A group of us met in the Castle Inn car park for a guided walk around Lydford on a grey but dry evening with renowned historian, Andrew Thompson. Andrew gave us a brief history before starting the walk:
Lydford is a Saxon settlement, one of the most important sites in the country. It is 1 of the 4 Devon towns in the Burghal Hidage, a 9th century list of fortified towns or ‘Burhs’ in the Saxon Kingdom of Wessex; the others being Exeter, Totnes and Pilton (near Barnstaple).
Lydford has a street pattern consisting of a main street with lanes leading off at right angles with earth defence walls which once surrounded the town. Excavations have been done and show that the defences were built in 2 phases. The first bank was built with turf supported by a timber structure and later the front of the rampart was faced with granite blocks. The town has a well-defenced position on a promontory with the gorge below.
The 4 towns were mainly administrative centres with a mint of which the evidence is in the coins. From 973 to 1050 Lydford made about 1 million coins; about 400 survive from the reign of Ethelred, most are now in Scandinavia as they were used to ‘pay-off’ the Vikings. The Domesday Book says that there were 28 dwellings in the town and 40 laid waste, the latter probably outside the town. There were probably 3 generations in a home i.e. about 6 persons per house.
Andrew then took us to the remains of the small Norman castle or ‘Ringwork’ – a roughly triangular enclosure protected by a high rampart with a deep ditch; a relatively rare and early form of Norman building. Excavation has revealed 5 structures inside the castle and evidence of peas, beans and charred oats so it may have been a distribution point. The castle probably lasted a 100 years before being abandoned. The church of St Petroc nearby has some 13th century building but it is mostly 15th century. It has a Saxon or early Norman font and there are some fine slate tombstones.
The ‘newer’ Lydford castle is medieval, constructed in 1195 and is a stone tower of a motte and bailey design. Andrew Saunders excavated the bailey with trenches and found Saxon pottery and evidence of earthworks down to the gorge. The castle was always intended as a royal prison and it seems at some stage to have been involved with tin stannaries and with agriculture. In the basement well-charred grains and a water spout have been discovered plus a window that shows that the mound was created after the castle and, therefore, not a genuine motte and bailey castle. In the 1230s Lydford was transferred from direct control to Richard, Earl of Cornwall. He filled in the basement and built on top, creating a grand hall for entertainment, a court room and a solar plus administrative rooms. There was more building done in the 18th century.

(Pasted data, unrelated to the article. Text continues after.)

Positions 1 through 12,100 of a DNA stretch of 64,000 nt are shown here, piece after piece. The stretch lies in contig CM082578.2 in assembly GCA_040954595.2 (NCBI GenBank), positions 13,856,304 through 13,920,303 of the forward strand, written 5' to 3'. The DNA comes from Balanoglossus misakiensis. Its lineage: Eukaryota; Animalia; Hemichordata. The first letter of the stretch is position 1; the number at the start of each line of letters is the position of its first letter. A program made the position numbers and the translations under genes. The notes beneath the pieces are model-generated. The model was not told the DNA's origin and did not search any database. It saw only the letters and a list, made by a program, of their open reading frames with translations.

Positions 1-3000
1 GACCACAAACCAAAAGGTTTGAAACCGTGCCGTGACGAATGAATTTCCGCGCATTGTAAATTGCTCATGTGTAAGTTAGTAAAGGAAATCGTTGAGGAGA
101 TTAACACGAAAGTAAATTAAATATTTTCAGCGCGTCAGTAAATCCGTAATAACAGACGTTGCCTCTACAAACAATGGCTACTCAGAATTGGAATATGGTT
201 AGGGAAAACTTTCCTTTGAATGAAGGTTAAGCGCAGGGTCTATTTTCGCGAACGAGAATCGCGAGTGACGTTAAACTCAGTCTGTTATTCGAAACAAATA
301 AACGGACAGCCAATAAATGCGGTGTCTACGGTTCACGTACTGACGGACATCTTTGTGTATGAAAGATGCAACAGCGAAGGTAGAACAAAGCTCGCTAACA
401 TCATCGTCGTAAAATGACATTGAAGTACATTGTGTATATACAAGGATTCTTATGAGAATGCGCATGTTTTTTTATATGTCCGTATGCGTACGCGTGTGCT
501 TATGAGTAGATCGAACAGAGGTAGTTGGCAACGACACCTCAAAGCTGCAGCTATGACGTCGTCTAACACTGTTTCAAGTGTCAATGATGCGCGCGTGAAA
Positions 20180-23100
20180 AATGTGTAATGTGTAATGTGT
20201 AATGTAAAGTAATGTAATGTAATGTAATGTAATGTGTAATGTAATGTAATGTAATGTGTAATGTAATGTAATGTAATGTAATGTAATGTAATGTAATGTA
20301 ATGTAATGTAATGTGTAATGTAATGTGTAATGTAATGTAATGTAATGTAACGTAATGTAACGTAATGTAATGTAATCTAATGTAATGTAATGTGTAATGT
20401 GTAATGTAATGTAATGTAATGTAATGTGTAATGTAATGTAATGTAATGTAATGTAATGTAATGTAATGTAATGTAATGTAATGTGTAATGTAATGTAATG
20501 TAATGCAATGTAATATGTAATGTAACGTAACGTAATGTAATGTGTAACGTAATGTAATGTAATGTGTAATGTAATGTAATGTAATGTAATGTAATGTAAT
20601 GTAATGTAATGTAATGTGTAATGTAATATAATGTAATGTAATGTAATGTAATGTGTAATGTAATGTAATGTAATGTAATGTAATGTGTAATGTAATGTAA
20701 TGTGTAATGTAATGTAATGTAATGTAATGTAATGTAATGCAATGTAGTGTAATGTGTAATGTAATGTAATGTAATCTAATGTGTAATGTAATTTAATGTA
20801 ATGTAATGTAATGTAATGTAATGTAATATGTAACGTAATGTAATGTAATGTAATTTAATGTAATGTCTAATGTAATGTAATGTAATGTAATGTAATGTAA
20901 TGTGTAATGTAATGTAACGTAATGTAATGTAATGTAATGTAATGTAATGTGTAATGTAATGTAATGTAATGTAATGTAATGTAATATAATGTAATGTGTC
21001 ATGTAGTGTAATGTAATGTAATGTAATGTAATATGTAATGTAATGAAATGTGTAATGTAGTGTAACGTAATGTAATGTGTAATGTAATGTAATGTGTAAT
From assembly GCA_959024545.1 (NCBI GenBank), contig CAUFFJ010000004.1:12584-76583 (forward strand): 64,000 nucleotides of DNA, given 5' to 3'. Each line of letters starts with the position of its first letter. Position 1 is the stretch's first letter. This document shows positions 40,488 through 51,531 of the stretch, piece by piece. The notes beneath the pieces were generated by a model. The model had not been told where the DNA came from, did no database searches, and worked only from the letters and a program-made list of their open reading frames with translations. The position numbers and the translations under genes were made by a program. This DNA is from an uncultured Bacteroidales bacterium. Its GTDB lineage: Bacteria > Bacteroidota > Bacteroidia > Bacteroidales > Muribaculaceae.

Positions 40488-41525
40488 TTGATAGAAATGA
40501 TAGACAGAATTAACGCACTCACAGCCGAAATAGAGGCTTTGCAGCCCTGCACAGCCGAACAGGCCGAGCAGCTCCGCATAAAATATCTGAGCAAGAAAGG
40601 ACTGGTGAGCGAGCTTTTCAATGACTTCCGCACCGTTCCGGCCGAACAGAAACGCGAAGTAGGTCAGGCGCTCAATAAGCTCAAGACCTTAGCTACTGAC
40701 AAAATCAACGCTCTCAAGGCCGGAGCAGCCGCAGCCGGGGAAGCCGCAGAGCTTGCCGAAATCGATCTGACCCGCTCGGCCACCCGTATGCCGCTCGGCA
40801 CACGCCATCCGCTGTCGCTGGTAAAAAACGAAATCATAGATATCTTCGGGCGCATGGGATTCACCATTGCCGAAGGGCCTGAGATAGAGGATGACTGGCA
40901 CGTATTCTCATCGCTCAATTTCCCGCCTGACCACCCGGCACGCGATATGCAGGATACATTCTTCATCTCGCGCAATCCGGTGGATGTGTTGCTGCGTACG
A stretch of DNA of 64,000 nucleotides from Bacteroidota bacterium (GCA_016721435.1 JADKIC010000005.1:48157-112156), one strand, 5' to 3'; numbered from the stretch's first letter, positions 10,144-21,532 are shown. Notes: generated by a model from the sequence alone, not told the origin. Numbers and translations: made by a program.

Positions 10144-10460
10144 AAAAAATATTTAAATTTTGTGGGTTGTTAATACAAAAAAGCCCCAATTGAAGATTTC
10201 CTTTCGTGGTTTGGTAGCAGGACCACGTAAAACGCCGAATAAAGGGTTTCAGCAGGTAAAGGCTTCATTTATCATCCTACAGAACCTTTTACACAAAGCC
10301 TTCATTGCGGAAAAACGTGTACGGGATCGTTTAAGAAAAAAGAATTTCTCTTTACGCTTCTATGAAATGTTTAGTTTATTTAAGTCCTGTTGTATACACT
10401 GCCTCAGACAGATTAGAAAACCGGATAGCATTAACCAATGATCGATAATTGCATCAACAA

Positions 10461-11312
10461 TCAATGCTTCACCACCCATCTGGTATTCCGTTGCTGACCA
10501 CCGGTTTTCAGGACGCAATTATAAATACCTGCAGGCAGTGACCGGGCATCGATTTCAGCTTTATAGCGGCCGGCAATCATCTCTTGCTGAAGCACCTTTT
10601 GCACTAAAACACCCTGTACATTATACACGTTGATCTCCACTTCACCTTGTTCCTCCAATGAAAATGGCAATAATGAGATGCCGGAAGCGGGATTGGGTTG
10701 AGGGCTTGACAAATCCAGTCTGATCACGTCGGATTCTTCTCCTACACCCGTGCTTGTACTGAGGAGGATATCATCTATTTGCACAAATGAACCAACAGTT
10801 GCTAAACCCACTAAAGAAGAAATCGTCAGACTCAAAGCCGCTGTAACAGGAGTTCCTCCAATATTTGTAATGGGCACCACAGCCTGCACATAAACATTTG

Andrew gave a very interesting talk as we went around these historical features and we thank him for leading us.
“A Gentle wander on Dartmoor”
26 members and friends gathered at Pork Hill carpark on a warm July evening for a circular walk with retired Dartmoor ranger, Paul Glanville.
Paul’s style is to stop at various points along the way and ask the group to speculate on what they are seeing. It wasn’t long before their thoughts were tested by some innocuous looking earthen and stony banks. No real conclusions were forthcoming – maybe hut circles, more likely ring cairns thought Paul.
Next were two upright stones forming what looked like a stock gateway, though higher than the adjoining banks. Remains of medieval enclosures are criss-crossed here by prehistoric boundaries called reaves – a good example of how different periods of history overlap.
A geology lesson followed, something that Paul is good at, though personally I struggle to take it all in. He explained how the tors were formed after a massive upthrust in the earth some 270m years ago and how sea levels here were much higher. Also, how differences in the heat of the underlying rocks have determined the sources of tin and copper.
We paused at some cuckoo spit on the gorse – the frothy liquid secreted by froghoppers, sometimes known as “spittlebugs”. Further on, a flat stone provided a fine example of the pre 1800 method of rock splitting called wedge and groove.
Time for some group photos and some leat hopping at Beckamoor Cross, better known as Windypost. The intricate, partly chamfered and leaning cross stands as a marker on the 16th century Jobbers Path, some say also the Abbots Way. Adjacent is the 18th century Grimstone and Sortridge leat, built to serve the two ancient manors in Horrabridge. Bullseye or incher holes regular the sharing of the waters now with nearby farms and private dwellings.
Also close by is a flat stone with several small holes and the scant remains of a building – revealed to be a blacksmith’s testing stone and adjacent workshop. On the banks of the leat, a good example of the post 1800 stone cutting technique called feather and tare can be seen.